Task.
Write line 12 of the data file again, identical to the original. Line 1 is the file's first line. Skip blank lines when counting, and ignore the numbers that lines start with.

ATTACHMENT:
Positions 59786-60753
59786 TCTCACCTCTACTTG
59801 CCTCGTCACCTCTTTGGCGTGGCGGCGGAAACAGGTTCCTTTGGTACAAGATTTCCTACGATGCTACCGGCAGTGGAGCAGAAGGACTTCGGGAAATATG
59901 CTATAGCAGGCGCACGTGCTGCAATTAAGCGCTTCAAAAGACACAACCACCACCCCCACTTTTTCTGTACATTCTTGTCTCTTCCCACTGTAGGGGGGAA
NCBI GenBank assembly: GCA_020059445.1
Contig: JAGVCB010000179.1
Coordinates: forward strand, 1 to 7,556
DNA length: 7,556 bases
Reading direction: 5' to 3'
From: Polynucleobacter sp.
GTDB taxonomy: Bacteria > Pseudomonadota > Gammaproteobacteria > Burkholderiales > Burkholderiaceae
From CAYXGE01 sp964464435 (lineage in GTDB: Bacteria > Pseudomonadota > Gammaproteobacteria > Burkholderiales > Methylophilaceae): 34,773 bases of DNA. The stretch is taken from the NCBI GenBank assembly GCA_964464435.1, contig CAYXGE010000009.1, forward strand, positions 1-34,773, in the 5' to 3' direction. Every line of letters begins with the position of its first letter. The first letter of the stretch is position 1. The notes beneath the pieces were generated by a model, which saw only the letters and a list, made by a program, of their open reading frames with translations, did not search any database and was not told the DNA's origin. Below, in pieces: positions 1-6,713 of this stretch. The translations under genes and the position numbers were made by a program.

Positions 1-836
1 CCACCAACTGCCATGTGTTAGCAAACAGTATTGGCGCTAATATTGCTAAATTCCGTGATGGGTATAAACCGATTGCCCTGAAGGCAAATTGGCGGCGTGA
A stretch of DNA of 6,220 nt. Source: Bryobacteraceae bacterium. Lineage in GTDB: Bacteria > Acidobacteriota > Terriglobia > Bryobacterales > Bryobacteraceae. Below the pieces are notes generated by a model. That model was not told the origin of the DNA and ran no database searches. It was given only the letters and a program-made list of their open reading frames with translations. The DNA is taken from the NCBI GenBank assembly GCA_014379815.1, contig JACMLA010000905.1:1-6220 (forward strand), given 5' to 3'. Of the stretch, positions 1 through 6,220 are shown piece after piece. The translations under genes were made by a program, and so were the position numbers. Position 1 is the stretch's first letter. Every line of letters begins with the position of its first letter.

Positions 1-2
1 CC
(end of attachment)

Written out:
From CAYXGE01 sp964464435 (lineage in GTDB: Bacteria > Pseudomonadota > Gammaproteobacteria > Burkholderiales > Methylophilaceae): 34,773 bases of DNA. The stretch is taken from the NCBI GenBank assembly GCA_964464435.1, contig CAYXGE010000009.1, forward strand, positions 1-34,773, in the 5' to 3' direction. Every line of letters begins with the position of its first letter. The first letter of the stretch is position 1. The notes beneath the pieces were generated by a model, which saw only the letters and a list, made by a program, of their open reading frames with translations, did not search any database and was not told the DNA's origin. Below, in pieces: positions 1-6,713 of this stretch. The translations under genes and the position numbers were made by a program.